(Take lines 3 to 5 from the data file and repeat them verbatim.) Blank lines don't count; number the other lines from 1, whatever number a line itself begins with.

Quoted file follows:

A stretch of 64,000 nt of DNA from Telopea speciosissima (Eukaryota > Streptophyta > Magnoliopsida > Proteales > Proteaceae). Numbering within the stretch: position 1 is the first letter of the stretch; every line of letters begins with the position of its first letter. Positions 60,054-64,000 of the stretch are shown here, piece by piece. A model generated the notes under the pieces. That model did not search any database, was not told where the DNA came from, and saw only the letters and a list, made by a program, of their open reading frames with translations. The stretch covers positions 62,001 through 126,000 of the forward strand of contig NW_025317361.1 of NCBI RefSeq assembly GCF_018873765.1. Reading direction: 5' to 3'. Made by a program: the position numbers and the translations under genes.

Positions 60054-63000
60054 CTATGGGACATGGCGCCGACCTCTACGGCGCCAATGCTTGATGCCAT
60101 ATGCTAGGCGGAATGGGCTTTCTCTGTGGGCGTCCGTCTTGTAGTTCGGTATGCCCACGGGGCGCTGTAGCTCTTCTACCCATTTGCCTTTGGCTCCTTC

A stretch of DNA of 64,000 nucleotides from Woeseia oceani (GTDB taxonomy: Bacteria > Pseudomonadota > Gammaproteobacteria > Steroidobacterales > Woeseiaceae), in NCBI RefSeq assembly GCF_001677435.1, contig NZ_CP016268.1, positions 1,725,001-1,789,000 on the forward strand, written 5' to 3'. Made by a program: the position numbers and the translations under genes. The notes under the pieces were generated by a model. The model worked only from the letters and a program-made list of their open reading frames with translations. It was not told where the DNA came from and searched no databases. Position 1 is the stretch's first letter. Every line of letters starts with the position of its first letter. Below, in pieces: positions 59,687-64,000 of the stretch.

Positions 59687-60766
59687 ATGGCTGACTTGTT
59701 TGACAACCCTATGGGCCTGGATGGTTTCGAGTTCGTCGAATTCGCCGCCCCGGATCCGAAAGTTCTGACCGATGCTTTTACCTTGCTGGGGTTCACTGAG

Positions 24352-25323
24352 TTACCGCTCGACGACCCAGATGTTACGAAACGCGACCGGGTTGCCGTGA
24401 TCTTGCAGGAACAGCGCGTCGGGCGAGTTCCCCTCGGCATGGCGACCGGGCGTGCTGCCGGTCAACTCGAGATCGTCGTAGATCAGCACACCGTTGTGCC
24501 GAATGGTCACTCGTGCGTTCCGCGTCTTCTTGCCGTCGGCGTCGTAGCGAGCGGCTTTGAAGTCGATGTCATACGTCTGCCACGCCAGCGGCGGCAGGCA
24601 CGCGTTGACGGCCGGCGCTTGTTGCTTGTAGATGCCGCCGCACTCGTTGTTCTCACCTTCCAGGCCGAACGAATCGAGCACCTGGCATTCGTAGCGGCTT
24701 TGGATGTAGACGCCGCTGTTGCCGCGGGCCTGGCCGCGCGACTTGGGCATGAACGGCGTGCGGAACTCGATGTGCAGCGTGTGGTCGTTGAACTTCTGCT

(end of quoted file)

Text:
60054 CTATGGGACATGGCGCCGACCTCTACGGCGCCAATGCTTGATGCCAT
60101 ATGCTAGGCGGAATGGGCTTTCTCTGTGGGCGTCCGTCTTGTAGTTCGGTATGCCCACGGGGCGCTGTAGCTCTTCTACCCATTTGCCTTTGGCTCCTTC

A stretch of DNA of 64,000 nucleotides from Woeseia oceani (GTDB taxonomy: Bacteria > Pseudomonadota > Gammaproteobacteria > Steroidobacterales > Woeseiaceae), in NCBI RefSeq assembly GCF_001677435.1, contig NZ_CP016268.1, positions 1,725,001-1,789,000 on the forward strand, written 5' to 3'. Made by a program: the position numbers and the translations under genes. The notes under the pieces were generated by a model. The model worked only from the letters and a program-made list of their open reading frames with translations. It was not told where the DNA came from and searched no databases. Position 1 is the stretch's first letter. Every line of letters starts with the position of its first letter. Below, in pieces: positions 59,687-64,000 of the stretch.